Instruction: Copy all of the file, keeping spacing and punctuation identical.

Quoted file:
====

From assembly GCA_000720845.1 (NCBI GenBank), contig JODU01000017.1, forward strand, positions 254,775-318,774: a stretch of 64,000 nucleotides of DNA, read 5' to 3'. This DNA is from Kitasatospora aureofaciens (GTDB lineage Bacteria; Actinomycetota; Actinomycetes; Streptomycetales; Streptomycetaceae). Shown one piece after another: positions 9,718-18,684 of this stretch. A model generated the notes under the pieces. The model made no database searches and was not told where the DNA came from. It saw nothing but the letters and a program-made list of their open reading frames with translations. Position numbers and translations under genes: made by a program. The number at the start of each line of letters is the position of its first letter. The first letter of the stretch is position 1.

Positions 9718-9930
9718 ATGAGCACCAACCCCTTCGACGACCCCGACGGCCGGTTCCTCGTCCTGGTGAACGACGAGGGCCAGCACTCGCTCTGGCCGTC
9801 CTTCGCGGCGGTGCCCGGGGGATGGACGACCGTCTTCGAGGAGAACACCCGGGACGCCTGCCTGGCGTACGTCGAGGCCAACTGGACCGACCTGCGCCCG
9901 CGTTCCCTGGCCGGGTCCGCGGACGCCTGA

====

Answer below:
From assembly GCA_000720845.1 (NCBI GenBank), contig JODU01000017.1, forward strand, positions 254,775-318,774: a stretch of 64,000 nucleotides of DNA, read 5' to 3'. This DNA is from Kitasatospora aureofaciens (GTDB lineage Bacteria; Actinomycetota; Actinomycetes; Streptomycetales; Streptomycetaceae). Shown one piece after another: positions 9,718-18,684 of this stretch. A model generated the notes under the pieces. The model made no database searches and was not told where the DNA came from. It saw nothing but the letters and a program-made list of their open reading frames with translations. Position numbers and translations under genes: made by a program. The number at the start of each line of letters is the position of its first letter. The first letter of the stretch is position 1.

Positions 9718-9930
9718 ATGAGCACCAACCCCTTCGACGACCCCGACGGCCGGTTCCTCGTCCTGGTGAACGACGAGGGCCAGCACTCGCTCTGGCCGTC
9801 CTTCGCGGCGGTGCCCGGGGGATGGACGACCGTCTTCGAGGAGAACACCCGGGACGCCTGCCTGGCGTACGTCGAGGCCAACTGGACCGACCTGCGCCCG
9901 CGTTCCCTGGCCGGGTCCGCGGACGCCTGA